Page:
The travel apps over-60s love

Oct 01, 2017

The right smartphone or tablet app can make travel that much easier – something Baby Boomers are well aware of. Travellers over 60 have shown us they’re a tech-savvy bunch who embrace technology in order to make their trip easier and more enjoyable. Here are the 10 apps you said you can’t live without. 

1. Tripit

Tripit is great for keeping all of your travel plans in one place. You can load in your itinerary and travel documents as well as the documents of your travel partners. You can also share this information with anyone, such as people back home so they know where you are. Tripit can be synced to other apps in your phone, too, such as your calendar and emails so everything is in one place. Travel at 60 reader, Janet, a traveller who uses the app, said it comes in handy after her holiday as well. “After the trip I use it to confirm dates and places for my scrapbook journaling … love it,” she said. 

2. CityMaps2Go

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Pauline says she uses CityMaps2Go because it allows her to download maps of the cities she’s visiting so when you’re there and don’t have internet access, you can use the maps offline. Google Maps has a similar function where you can download maps and use them offline. Find out how to do that here. 

3. Rome2rio

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Rome2rio is an app that will help you plan the best way to get from A to B in any given place. Just type in the place you want to go and it will come up with plane, train, bus, car, ferry, bike sharing, driving and walking options. It lets you view previous searches offline to refer to as well.

Read more: 6 travel apps you’re probably not using but should be

4. TripAdvisor

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The TripAdvisor app is a great tool to see what other travellers think of hotels and restaurants. You can see photos others have posted of the hotel or restaurant that will often paint a more accurate picture than the company’s own professional photography. You can see how other people have rated their stay or meal, which then ranks the place out of five stars. Look for places with lots of good reviews as these will often be the most reputable and reliable places.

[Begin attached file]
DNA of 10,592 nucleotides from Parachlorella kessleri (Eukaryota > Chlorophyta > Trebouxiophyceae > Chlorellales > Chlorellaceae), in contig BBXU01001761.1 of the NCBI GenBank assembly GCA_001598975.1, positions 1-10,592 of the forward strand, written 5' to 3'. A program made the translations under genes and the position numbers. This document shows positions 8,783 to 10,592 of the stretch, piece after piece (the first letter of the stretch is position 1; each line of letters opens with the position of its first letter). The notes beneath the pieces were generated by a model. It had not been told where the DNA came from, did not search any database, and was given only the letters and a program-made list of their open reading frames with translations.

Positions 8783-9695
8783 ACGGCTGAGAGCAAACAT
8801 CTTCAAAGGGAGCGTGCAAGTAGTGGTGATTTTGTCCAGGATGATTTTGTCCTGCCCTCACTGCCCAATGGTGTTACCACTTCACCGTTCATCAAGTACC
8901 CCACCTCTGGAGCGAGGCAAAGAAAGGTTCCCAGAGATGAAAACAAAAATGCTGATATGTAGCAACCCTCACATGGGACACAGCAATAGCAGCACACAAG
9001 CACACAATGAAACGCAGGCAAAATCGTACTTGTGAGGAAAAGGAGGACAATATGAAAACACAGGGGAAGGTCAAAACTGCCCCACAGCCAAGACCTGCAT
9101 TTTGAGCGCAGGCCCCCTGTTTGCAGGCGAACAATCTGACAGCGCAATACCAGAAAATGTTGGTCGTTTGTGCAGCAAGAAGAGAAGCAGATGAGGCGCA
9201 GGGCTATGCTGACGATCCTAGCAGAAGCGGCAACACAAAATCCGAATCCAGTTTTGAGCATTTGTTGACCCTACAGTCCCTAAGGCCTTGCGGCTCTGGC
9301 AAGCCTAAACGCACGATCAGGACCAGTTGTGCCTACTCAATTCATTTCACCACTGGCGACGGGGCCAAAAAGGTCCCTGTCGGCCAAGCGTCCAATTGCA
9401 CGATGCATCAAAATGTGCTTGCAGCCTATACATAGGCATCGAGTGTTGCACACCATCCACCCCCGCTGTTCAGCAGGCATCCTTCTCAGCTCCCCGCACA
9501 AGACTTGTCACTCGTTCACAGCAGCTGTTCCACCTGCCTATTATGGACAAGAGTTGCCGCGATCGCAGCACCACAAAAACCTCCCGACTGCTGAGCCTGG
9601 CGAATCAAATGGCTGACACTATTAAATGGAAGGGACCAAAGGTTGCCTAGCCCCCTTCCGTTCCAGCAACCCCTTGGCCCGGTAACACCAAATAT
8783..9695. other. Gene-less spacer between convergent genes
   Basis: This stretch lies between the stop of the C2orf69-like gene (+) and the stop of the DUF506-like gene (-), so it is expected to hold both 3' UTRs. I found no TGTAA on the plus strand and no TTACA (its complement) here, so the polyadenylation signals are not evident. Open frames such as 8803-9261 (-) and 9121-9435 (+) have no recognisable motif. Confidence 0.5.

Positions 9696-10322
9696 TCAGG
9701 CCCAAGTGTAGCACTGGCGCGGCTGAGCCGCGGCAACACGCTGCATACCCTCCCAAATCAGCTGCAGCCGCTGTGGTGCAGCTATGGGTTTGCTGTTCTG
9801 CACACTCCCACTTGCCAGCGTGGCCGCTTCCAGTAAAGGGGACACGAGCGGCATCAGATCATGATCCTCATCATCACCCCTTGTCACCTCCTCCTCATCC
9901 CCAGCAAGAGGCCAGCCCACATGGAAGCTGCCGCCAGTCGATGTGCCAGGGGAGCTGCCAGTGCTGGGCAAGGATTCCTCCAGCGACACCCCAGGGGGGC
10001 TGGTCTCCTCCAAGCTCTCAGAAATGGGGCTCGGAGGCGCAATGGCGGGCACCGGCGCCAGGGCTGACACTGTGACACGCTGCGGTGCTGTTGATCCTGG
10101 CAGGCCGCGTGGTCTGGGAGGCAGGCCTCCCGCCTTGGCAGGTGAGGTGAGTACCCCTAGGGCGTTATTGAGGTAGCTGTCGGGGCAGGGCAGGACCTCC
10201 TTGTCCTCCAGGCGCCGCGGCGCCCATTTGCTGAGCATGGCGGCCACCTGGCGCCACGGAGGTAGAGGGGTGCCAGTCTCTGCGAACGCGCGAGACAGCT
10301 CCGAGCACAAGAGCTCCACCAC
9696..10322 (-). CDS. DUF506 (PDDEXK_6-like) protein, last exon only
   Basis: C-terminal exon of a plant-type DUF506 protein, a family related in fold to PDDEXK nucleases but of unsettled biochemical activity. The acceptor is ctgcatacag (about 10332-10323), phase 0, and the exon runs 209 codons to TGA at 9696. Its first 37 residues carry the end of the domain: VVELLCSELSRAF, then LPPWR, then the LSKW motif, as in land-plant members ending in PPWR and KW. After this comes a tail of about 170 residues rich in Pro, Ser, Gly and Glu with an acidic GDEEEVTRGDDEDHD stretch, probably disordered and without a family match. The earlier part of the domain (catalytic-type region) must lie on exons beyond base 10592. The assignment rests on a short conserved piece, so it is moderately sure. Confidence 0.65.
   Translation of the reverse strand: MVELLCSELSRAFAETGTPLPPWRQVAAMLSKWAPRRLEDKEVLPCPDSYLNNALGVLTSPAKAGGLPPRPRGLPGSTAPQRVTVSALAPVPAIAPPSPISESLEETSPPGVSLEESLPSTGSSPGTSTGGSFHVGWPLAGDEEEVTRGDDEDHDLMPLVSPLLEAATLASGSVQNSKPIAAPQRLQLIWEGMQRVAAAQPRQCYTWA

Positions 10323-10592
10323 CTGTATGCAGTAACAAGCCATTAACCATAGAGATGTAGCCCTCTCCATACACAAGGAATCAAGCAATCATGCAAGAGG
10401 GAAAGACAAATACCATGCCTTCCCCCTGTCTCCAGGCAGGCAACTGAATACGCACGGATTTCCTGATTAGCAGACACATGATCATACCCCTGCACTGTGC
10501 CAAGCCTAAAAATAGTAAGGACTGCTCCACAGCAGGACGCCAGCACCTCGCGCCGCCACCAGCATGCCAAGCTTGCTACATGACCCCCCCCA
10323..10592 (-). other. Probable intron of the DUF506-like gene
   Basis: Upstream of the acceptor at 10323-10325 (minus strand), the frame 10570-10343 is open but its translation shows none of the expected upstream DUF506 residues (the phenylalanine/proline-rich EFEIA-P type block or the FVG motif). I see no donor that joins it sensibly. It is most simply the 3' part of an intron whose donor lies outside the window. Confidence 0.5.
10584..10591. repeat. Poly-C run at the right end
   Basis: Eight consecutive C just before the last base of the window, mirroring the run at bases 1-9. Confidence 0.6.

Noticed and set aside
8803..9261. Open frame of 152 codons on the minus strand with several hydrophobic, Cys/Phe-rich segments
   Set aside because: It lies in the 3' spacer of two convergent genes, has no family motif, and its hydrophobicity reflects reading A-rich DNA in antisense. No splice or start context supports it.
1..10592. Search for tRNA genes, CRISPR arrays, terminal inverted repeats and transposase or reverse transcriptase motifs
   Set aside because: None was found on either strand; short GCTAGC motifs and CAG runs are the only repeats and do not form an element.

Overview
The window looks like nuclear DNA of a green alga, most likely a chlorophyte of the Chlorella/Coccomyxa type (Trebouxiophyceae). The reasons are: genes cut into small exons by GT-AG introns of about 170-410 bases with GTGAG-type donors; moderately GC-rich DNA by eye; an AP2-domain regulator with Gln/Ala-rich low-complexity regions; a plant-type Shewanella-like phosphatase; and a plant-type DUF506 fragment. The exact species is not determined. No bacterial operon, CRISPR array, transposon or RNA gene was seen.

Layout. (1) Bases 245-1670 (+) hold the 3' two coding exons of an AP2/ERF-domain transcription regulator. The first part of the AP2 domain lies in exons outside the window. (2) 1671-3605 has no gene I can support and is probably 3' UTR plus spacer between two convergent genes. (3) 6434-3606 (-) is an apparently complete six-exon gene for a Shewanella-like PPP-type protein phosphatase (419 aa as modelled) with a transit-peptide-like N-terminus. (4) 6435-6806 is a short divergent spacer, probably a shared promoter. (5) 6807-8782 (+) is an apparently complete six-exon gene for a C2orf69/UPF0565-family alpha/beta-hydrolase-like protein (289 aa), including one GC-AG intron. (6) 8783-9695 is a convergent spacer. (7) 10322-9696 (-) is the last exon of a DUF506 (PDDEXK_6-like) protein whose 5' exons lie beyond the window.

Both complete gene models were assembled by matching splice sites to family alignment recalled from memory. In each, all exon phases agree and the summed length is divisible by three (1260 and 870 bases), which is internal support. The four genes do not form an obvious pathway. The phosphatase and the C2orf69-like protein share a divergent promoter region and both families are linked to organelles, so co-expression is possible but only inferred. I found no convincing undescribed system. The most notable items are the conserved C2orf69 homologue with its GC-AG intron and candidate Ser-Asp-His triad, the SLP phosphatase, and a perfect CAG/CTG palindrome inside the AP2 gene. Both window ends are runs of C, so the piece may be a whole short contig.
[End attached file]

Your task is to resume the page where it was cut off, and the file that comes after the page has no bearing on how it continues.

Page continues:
5. Google Translate

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Travelling to countries where you don’t speak the language can be tricky. Thankfully, if you need to ask where the toilet is or figure out a menu that isn’t in English, the Google Translate app can be a lifesaver. You can type in what you’d like to say or use your phone’s camera to hover over foreign text to have it translated. Amazing! It also has an offline function for 52 different languages. Jenny said it was enormously helpful. “Could not have travelled in Russia without it,” she said.

6. Geospike

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Geospike is your pocket travel journal without having to carry an extra book around. Log where you’ve been, add photos and write comments about your day and the places you’ve been. At the end of the trip you’ll have a map of your journey full of photos and memories.

Read more: New technology could put pilots out of a job

7. Trivago

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The Trivago app is handy for comparing hotel prices on the go. Simply type in the destination you’d like to stay in and see tonnes of hotel deals. The app is affiliated with booking apps such as booking.com and wotif and it will redirect you to book if you click on the deal. 

8. Whatsapp

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Whatsapp offers a free service to keep in touch with friends and family with messaging and calling services. The messages are secured with encryption, so no third party can read or listen to them. Think of it as a more private version of Facebook messenger.

9. Wikicamps

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This camping app is for Aussies who like to hit the road. It provides travellers with up-to-date information about campgrounds, caravan parks, day-use areas and points of interest. Download your points of interest before you leave home and you won’t have to worry about Wi-Fi or phone signal, either. Once you’ve found a campsite through the search function, it will provide you with directions as well.

10. World clock

If you have a smartphone, chances are you already have a world clock function within your clock app that came with the phone. Open your clock app and check the bottom left corner – it should say ‘world clock’. If your phone or tablet doesn’t have the function, there are many free world clock apps available for download.

Do you use any other apps?

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